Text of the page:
Know your genre. If you want to write short stories, READ as many as you can! Explore a variety of genres and styles and expose yourself to as much diversity as possible. We really do learn by osmosis, so allow yourself to absorb elements like story structure, plot and character development and impactful endings from your experience as a reader. In this way, you will find those approaches that resonate with you and that you wish to explore in your own writing.
Keep it Simple
While you can dig deep into the complexities of great writing, to begin with, keep it super simple. One way of doing this is as follows:
Find your Idea. You may discover ideas from your own life or encounters, or you may explore ‘trigger’ ideas from online lists that are readily available, such as this one.
Write your first draft. Just allow the story to flow without thinking too much about plot and character development. Write from beginning to end and then…
Leave your draft for at least 24 hours to let it settle.
Read as a reader. Read your first draft without making any actual edits yet and allow further ideas or refinements to simmer up.
Revise. Revise. Now you edit! Most authors agree that a vital step in any writing process is that of editing and multiple revisions. Yes, multiple revisions. Particularly when it comes to short stories, less is definitely more. Through the editing process, you have the chance to pare your words down to the truly essential, leaving you with a tight and concise story.
A Few Helpful Tips for Crafting your Story
Choose a slice. Keep your focus narrow. You don’t have the luxury of long back stories and detailed stage-setting. A short story is like a small window into an entire world, so be specific and focused. This means, don’t get tangled in the extravagant details of the ‘afternoon sun glinting off her glorious golden hair’, unless it is vital to your storyline.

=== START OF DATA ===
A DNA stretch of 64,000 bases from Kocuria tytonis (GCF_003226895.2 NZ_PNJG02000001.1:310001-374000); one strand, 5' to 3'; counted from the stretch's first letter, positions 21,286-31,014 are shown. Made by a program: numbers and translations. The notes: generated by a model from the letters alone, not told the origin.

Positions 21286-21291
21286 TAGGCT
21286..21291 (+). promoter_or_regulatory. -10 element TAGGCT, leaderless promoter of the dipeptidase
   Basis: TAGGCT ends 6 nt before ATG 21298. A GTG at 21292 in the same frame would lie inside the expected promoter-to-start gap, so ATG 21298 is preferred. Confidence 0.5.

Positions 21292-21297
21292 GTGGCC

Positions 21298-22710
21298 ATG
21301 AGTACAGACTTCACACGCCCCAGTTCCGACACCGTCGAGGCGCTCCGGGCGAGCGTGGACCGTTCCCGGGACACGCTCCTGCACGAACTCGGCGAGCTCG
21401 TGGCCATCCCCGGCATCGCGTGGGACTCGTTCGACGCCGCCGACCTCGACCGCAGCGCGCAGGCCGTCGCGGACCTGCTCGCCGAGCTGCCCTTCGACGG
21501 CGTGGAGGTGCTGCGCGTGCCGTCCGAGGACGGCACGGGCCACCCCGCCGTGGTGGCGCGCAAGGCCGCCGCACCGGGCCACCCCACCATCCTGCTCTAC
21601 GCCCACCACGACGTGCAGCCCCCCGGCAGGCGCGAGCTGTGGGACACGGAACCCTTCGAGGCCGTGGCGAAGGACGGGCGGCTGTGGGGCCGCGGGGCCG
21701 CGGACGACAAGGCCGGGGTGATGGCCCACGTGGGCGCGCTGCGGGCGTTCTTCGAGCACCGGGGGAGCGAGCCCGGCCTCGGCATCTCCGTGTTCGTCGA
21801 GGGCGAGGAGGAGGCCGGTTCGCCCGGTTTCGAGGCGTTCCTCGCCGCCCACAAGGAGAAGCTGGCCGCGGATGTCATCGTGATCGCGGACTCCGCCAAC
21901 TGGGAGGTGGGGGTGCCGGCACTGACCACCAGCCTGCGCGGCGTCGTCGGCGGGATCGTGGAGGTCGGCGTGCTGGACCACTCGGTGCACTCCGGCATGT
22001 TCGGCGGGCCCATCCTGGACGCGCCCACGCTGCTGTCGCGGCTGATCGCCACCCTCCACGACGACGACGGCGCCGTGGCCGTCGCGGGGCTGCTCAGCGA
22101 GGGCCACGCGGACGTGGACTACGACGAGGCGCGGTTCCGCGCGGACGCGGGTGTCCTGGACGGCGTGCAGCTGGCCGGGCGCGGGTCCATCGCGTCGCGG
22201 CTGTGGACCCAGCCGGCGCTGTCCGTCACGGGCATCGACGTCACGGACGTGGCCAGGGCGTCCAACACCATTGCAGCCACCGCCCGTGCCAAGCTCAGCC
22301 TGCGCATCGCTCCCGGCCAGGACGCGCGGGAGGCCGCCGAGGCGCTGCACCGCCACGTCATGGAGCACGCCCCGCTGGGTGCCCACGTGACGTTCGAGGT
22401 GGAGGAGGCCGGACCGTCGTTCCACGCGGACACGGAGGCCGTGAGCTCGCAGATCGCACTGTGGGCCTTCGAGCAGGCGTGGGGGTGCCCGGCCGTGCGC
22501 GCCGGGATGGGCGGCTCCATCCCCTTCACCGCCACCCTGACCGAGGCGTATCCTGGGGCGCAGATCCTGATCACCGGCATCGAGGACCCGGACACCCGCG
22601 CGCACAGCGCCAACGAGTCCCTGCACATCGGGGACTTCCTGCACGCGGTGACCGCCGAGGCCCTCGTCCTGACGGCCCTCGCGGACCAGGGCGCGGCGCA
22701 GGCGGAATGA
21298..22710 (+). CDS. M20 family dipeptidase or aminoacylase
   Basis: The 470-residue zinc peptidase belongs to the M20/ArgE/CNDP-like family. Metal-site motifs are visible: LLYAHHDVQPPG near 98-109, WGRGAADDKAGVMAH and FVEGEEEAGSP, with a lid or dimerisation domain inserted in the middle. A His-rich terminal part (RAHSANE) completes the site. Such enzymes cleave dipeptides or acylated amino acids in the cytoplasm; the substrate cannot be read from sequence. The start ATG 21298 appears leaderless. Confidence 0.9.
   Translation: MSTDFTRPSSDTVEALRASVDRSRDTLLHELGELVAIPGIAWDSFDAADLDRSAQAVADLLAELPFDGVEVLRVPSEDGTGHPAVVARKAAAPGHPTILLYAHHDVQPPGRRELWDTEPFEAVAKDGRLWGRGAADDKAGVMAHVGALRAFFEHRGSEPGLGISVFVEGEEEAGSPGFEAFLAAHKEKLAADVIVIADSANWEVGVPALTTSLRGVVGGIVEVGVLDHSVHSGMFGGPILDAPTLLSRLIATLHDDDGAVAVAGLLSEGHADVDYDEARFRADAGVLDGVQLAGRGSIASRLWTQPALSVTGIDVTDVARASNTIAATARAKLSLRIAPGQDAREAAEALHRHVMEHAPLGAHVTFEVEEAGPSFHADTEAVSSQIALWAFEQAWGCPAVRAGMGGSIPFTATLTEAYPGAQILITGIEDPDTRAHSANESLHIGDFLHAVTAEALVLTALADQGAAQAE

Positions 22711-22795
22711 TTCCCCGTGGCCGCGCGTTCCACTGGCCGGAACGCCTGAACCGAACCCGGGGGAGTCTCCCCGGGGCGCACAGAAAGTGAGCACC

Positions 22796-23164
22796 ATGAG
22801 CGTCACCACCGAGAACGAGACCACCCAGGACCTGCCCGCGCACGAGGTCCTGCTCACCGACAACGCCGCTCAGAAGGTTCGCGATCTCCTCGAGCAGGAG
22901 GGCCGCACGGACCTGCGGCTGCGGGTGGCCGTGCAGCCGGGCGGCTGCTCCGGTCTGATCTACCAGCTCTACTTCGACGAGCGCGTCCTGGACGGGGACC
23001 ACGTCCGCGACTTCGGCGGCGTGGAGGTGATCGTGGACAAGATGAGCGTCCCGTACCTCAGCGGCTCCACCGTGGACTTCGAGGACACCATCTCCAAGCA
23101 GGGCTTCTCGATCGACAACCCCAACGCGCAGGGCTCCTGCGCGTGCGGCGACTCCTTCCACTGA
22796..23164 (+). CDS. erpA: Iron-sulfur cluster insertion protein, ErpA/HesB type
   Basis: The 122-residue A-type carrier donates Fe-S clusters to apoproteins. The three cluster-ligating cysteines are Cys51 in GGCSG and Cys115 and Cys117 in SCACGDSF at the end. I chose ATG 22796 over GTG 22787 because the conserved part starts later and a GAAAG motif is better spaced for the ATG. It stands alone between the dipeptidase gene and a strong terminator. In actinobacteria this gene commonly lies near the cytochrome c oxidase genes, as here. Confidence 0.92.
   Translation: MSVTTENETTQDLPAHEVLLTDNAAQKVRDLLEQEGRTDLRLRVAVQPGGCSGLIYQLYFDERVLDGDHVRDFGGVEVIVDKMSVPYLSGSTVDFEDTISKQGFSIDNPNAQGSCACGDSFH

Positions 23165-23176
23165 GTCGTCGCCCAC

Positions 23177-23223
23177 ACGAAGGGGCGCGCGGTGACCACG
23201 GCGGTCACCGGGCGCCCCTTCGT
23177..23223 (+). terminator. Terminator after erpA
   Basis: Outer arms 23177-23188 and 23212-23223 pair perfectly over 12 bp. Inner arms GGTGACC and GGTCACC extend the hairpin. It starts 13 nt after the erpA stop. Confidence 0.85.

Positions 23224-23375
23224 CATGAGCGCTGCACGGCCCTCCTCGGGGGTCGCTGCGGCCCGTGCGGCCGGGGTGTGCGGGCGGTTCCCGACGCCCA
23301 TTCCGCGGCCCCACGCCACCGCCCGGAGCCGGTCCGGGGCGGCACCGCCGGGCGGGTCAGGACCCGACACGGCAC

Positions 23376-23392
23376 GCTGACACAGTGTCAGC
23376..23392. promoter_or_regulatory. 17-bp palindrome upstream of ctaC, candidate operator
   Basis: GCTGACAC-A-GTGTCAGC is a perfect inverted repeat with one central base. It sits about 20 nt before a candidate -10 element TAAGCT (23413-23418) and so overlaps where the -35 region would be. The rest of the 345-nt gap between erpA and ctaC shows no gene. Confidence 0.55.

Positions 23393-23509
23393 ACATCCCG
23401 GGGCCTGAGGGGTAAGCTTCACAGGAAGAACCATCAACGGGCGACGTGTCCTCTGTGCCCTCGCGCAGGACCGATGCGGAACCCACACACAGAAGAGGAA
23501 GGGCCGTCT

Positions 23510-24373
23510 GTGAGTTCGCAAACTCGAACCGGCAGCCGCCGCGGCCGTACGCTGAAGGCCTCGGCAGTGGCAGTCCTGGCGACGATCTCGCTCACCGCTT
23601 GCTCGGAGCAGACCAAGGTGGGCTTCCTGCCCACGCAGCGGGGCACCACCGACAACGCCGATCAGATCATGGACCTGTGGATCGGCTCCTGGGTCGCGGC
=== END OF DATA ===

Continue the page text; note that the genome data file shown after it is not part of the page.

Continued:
Dive right in. Jump straight into the conflict or the challenge that your character is facing. Again, detailed back stories are not necessary here. One useful way of doing this is by identifying the ‘Turning Point’ for the character; a decision or action that occurs that launches the plot into its trajectory. Recall Neo’s choice between the blue pill and the red pill in The Matrix?
Know your characters. This doesn’t mean you have to explain every single characteristic to your readers but having in-depth profile knowledge yourself will add substance to your characters. There are many character development sheets available online, such as this one, but below are some of the common areas to consider for your character:
At the very least, your reader will need insight into the character’s:
Physical appearance: provide a visual understanding of the character.
Emotional state/Thought: give insight into the character’s internal world, their thoughts, memories, fears, hopes.
Speech: the character is not just there to announce plot details – develop their personality and expression through their words.
Action: give the reader insight into the character by their actions and behaviour rather than merely describing them.
Tug at the heartstrings. Stories that are evocative, that engage a reader’s senses and emotions are the most impactful and memorable. If you can make the reader identify with the situation or feel empathy for the character, you’re doing it right.
Catch that title. Explore the title for your story and be creative! You want to grab interest right up front, and remember, the premise of ‘less is more’ also applies here.
Build the conflict. Conflict creates tension and tension creates movement in a storyline. It also keeps a reader glued to the pages to discover the outcome or resolution.
That’s all folks! Provide your reader with a satisfying ending. (That doesn’t necessarily mean ‘happy’ either!). The ending can be rapid as long as it resonates with the reader and is not forced or contrived. The ending usually contains some form of resolution to the conflict or tension, even if partial.
Short stories are certainly an art form and one that you can learn and refine with practice. Be curious and playful and allow yourself to experiment. Who knows, you may just be the next best-selling author!